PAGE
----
Friday, 9 September 2016

Frenchmen of various colours


Austria's Freedom Party has been accused of racism for seeking to celebrate the lifting of the Turkish siege of Vienna 333 years ago. The Freedom Party said disingenuously that the event was purely educational, rather than an attempt to make a comparison between the Muslim invasion of Central Europe in the last 17th century and today's Muslim migrants.

Meanwhile a French National Front mayor, Robert Ménard, the Mayor of Béziers, will be taken to court by an anti-racist organisation for saying on television that being French means,

“in the words of Charles De Gaulle, being European, white and Catholic.”
Saying that Jews, Protestants and Muslims cannot be French is offensive, racist and certainly opposed to the principles of the French Revolution (principles I detest, by the way, but that's another story). I wonder if he really meant to say this or he 'misspoke'? Probably he wanted to get in the papers, and the Huguenot vote isn't important, but more and more Jews are supporting the FN. 

Ethnic Frenchmen are white, but they need not be Catholics and non-whites are French citizens too.

What is sad, however, is that in a free, democratic society elected politicians (and the rest of the population) are no longer free to say what they like, however reactionary,

illiberal, sexist, homophobic or racist, without fear of legal consequences. Until recently people could say anything, provided that they avoided defamation or encouraging crimes.

What did De Gaulle have to say on the subject? Something somewhat more nuanced than the Mayor's remark.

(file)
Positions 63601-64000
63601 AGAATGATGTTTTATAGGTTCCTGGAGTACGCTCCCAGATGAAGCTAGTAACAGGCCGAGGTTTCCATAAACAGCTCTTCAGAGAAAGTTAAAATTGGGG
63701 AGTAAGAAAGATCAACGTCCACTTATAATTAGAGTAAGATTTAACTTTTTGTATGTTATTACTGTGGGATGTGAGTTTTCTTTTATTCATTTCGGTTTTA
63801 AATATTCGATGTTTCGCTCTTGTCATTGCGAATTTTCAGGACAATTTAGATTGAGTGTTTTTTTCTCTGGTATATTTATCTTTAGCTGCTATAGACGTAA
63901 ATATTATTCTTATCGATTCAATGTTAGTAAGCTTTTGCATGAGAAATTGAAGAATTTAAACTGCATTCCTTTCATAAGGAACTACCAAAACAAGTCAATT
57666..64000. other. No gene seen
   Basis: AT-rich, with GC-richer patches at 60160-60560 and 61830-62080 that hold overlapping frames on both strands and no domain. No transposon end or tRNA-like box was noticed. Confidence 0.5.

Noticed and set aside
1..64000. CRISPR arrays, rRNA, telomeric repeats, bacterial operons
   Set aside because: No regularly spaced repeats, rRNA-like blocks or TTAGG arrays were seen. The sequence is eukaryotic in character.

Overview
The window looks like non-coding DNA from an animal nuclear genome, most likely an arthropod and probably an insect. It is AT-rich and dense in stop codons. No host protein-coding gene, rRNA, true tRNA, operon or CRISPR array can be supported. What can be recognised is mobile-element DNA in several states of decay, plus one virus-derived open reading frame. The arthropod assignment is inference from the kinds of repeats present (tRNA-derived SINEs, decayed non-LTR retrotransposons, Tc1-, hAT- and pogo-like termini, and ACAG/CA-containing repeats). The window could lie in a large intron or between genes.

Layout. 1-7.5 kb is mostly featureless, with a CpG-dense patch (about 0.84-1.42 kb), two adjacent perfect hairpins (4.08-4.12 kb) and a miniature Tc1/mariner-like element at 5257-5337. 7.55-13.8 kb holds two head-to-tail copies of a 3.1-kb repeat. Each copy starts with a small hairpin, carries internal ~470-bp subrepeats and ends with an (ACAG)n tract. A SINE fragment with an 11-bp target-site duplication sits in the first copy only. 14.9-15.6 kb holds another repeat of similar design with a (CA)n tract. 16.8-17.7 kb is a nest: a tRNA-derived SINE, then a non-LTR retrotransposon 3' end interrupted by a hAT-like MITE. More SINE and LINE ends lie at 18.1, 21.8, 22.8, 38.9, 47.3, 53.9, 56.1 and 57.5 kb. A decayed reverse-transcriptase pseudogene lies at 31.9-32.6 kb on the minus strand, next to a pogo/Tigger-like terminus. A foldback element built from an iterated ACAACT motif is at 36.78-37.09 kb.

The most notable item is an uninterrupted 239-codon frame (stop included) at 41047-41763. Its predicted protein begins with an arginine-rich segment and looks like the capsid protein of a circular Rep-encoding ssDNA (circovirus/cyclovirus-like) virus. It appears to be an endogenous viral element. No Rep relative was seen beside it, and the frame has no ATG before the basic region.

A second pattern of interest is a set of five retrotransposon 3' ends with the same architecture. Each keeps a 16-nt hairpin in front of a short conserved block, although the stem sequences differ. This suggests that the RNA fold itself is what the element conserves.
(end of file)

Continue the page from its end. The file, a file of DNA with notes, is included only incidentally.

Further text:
It is very good that there are yellow French, black French, brown French. They show that France is open to all races and has a universal vocation. But [it is good] on condition that they remain a small minority. Otherwise, France would no longer be France. We are still primarily a European people of the white race, Greek and Latin culture, and the Christian religion.
M. Menard also wrote on Twitter that
the French are predominantly white and Catholic. Without excluding anyone, I hope that this will always be the case in the future.
That sounds a much more reasonable statement, though even that will offend some.

De Gaulle's words
We are still primarily a European people of the white race, Greek and Latin culture, and the Christian religion
still apply to Europe generally and could be a basis for a common EU immigration policy, one intended to foster a sense of European identity. But this is the opposite of what most EU leaders, commissioners, functionaries and opinion formers want.


  1. What is so Greek about French culture? There might have been some Greek colonies in Marseilles, I am not sure (but that part is not even French ethnically) - but it is delusional to think the French have anything Greek in them.

  2. Luckily, in the US, freedom of speech and expression is still protected by law, and nobody can be prosecuted or sued for expressing an opinion in public. Europe is too authoritarian for that - even the UK, a past bastion of the Enlightenment, has completely abandoned its principles of liberty.

    1. It is desperately sad. Europe is very decadent now and the EU has proven to be part of that decadence not a cure for it.

    2. You don't think the individual European countries would restrict free (political) speech even in the absence of the EU? I think this sort of censorship is a cultural norm, and the EU in its current form is only a symptom of pan European values, which are fairly authoritarian in comparison with the rest of the civilized world.